Bringing new technology into a business is a challenge
Think back to the last piece of tech your company adopted. How many users are now “power users?” How many sort of got it working? How many have yet to even start using it?
Companies ranging from tiny startups to mega-sized fortune 500 companies have and will continue to see some of the time spent deciding on the right technology, the money spent on purchasing and enabling it end up written off as a loss. In some cases, this is a cost of doing business. The solution proves not to be the right solution and failure is not an end point, its a data point, so move on. Yet many tech adoption failures did not have to be– if only an appropriate training program had been part of the adoption process.
The nature of the typical learning curve creates an inertia that is difficult, and potentially costly, to overcome. More and more companies on the selling side of the equation have put much effort into helping the decision makers in the purchasing process climb the learning curve mountain– to allow them to see the value in their product and decide to buy it.But what about after the purchase? What about the majority of potential users in a business? There is typically less hand holding offered or even available.The nature of the typical learning curve creates an inertia that is difficult, and potentially costly, to overcome. Click To Tweet
A correctly planned training program will allow you to overcome the three key challenges to getting your organization to successfully adopt a new technology. These challenges are: a lack of a clear understanding of its real, practical benefits to the end user, a lack of ability of those users to put the technology into practice and finally, the onboarded, but marginally competent users.
Challenge 1: What will it do for me- or why do I care?
Often the hyperbole of the sales page does not live up to the actual implementation of a product on the ground. But let’s assume that you have found the right solution. While you can decree this is the solution of choice from above, it is likely more effective to ‘sell’ the solution to the rest of the company. Although this may seem strange, if you can show the benefits to the end users – the employees- it is more likely you will increase their motivation to at least try the solution.
Challenge 2: Sounds great- how does it work?
O.k. You’ve gotten some interest. Now you want to find a way to effectively onboard your future tech users? Typically, this is through a brief ‘crash course’ in the technology. Users get a day or so of training to learn how to enable it and run through the features. The challenge here is that if users don’t immediately engage their learning, they find the short-term learning from the course quickly fades and the learning curve remains an obstacle- now without the support of an instructor!
Challenge 3: Moving users beyond being Mildly Competent.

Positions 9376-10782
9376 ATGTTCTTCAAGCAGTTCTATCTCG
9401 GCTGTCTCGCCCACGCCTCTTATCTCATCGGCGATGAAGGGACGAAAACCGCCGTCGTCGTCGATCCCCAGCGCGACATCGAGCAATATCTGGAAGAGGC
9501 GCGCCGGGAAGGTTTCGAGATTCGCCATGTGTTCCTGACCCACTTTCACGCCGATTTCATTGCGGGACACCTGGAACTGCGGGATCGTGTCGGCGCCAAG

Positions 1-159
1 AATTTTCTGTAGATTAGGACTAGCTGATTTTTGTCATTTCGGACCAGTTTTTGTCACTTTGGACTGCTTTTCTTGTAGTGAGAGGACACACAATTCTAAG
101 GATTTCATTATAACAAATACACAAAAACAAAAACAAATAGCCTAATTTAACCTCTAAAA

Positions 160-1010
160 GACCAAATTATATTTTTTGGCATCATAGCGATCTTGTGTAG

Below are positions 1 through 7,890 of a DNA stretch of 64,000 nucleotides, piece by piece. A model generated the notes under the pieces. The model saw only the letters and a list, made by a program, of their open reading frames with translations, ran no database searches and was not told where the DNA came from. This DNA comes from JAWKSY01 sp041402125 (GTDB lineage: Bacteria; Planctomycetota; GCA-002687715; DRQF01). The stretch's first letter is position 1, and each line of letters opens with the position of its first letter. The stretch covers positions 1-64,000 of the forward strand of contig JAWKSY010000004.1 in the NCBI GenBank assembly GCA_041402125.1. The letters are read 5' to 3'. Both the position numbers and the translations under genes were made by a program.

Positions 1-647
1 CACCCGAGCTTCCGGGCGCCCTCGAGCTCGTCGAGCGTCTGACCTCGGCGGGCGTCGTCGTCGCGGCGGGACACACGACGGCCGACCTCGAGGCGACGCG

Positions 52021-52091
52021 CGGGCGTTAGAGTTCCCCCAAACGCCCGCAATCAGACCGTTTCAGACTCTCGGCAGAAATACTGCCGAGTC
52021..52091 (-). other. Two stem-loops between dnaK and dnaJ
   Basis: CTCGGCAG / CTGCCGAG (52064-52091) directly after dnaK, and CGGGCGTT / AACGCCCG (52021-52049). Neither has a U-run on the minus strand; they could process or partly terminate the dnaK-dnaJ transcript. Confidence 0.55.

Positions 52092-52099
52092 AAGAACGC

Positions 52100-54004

The final challenge in adoption is, perhaps surprisingly, the moderately competent user. These users are utilizing the new technology, but at a less than efficient level. The cost here is no longer one of adoption or non-adoption, but rather optimization. The cost here is time wasted and not making your users as efficient and effective as possible is yet another (financial) failure.
Why On Demand Training provides the best solution to the three adoption Challenges
While there are a number of potential ways to address onboarding, ramping up, and optimizing new users of new technology, an on-demand solution is likely the best overall modern and cost effective solution to technology training. The primary alternative — Instructor led training (ILT) — is simply the continuation of a very hands on teaching tradition that you have experienced since grade school. While providing in person guidance can be beneficial, the costs associated with hiring external expertise for in person training is costly and typically fails due to its not being embedded in a larger learning strategy.An on-demand solution is likely the best overall modern and cost effective solution to technology training Click To Tweet
The growing popularity of MOOCs in general education is perhaps a reflection of the acceptance and value of on demand training across a range of academic disciplines. In the context of our onboarding strategy, on demand training can provide the initial value proposition to new users by showing the technology in use (Challenge 1) and ramping students through the initial onboarding (Challenge 2). If a system is (correctly) set up to be on demand after the initial learning period, users will have the training content available to review at any time necessary. An added benefit is that training content can be updated to stay current and immediately available. As a final step in the process, additional advanced content can be provided to students to move them past the basic competency at a speed they are best able to integrate into their schedule (Challenge3).
While I don’t discount the value of other forms of learning, the value proposition – your company’s ROI- of on demand learning makes it the best solution for technology onboarding. It reduces or eliminates many of the extra costs of employee learning (travel, schedule disruption, poor long-term learning, …) Along with providing the necessary training, an on demand learning framework will ease employees’ new technology onboarding process and improve learning outcomes with minimal disruption.The value proposition - your company's ROI- of on demand learning makes it the best solution for technology onboarding. Click To Tweet
John Starmer, Director of Education @john_starmer